When Shawn Hudson bought a 2017 Tesla Model S for his long commutes to and from work, he invested $5,000 for the autopilot add-on, convinced that it would make his four-hour drives easier. He never thought the safety feature would send his car into the path of a disabled vehicle while going 80 mph.
Mr. Hudson survived the crash, but he suffers from severe and permanent brain and spinal injuries, according to a lawsuit he filed against Tesla.
The basis of his complaint is that Tesla often describes its autopilot as a driver assistance feature, indicating that drivers need to keep their hands on the wheel and their eyes on the road. Yet Tesla dealerships hawk the autopilot feature as more of a self-driving or autonomous technology that allows drivers to disengage and let the car do most of the driving, according to the complaint.
Mr. Hudson, a resident of Winter Park, Florida, was driving on the Florida Turnpike Oct. 12 when his Tesla collided with a Ford Fiesta that had been temporarily abandoned in the left lane. The Tesla was on autopilot mode at the time, and Mr. Hudson said his hands were on the wheel when the crash occurred.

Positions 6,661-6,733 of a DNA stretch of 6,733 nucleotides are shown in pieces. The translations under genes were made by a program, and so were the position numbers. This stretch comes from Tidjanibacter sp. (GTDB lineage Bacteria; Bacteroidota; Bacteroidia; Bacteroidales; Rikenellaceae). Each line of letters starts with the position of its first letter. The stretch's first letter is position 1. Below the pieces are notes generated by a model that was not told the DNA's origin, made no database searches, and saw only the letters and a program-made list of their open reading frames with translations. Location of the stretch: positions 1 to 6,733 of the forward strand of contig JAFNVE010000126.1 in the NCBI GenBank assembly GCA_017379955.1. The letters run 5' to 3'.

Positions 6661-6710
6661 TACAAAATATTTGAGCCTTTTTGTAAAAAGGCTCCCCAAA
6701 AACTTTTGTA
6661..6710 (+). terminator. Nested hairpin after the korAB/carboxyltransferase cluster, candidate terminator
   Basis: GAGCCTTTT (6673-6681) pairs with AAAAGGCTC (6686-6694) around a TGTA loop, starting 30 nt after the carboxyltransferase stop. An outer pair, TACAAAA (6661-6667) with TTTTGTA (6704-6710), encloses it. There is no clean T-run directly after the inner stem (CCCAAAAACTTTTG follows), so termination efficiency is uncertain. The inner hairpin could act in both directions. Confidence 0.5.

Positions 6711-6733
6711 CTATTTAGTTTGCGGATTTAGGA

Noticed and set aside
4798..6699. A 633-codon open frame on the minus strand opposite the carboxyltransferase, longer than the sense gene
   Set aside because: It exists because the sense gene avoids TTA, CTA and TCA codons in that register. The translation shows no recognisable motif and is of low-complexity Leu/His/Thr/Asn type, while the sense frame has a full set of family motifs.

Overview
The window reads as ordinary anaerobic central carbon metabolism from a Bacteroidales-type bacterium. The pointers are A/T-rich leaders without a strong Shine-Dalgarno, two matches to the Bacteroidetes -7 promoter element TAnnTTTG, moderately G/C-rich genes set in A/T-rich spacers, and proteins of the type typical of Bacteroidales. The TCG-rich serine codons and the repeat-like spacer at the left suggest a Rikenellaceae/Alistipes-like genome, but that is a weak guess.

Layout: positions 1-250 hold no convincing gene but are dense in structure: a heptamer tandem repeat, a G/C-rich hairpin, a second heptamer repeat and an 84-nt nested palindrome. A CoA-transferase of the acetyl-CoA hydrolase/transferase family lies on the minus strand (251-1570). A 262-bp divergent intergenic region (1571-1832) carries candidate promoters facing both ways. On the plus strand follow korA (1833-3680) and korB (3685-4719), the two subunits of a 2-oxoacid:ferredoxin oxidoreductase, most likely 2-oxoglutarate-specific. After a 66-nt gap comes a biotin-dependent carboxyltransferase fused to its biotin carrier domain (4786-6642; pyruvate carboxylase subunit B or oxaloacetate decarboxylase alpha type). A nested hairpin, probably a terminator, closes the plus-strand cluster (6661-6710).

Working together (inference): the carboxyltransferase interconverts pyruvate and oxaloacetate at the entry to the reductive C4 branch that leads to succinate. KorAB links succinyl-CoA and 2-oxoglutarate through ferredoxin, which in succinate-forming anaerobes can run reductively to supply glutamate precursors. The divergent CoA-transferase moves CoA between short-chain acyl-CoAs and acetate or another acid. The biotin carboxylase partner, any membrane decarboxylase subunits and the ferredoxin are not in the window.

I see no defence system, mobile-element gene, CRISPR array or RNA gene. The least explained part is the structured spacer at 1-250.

“I was looking at my phone for a second,” Hudson said. “But never do I trust the car 100 percent, so I was looking up, looking down, looking up, looking down, and I’m looking up and a car’s disabled in the passing lane on the Turnpike,” he told the Orlando Sentinel.
He had driven his Tesla Model S nearly 100,000 miles before the crash occurred – ample time to become accustomed to autopilot and grow comfortable with its performance.
The complaint, filed Oct. 30 in Orange County’s circuit court, blames Tesla for strict liability, negligence, breach of implied warranty, misrepresentation, misleading advertising, and violation of Florida’s Deceptive and Unfair Trade Practices Act. Mr. Hudson seeks damages for his injuries and all legal expenses.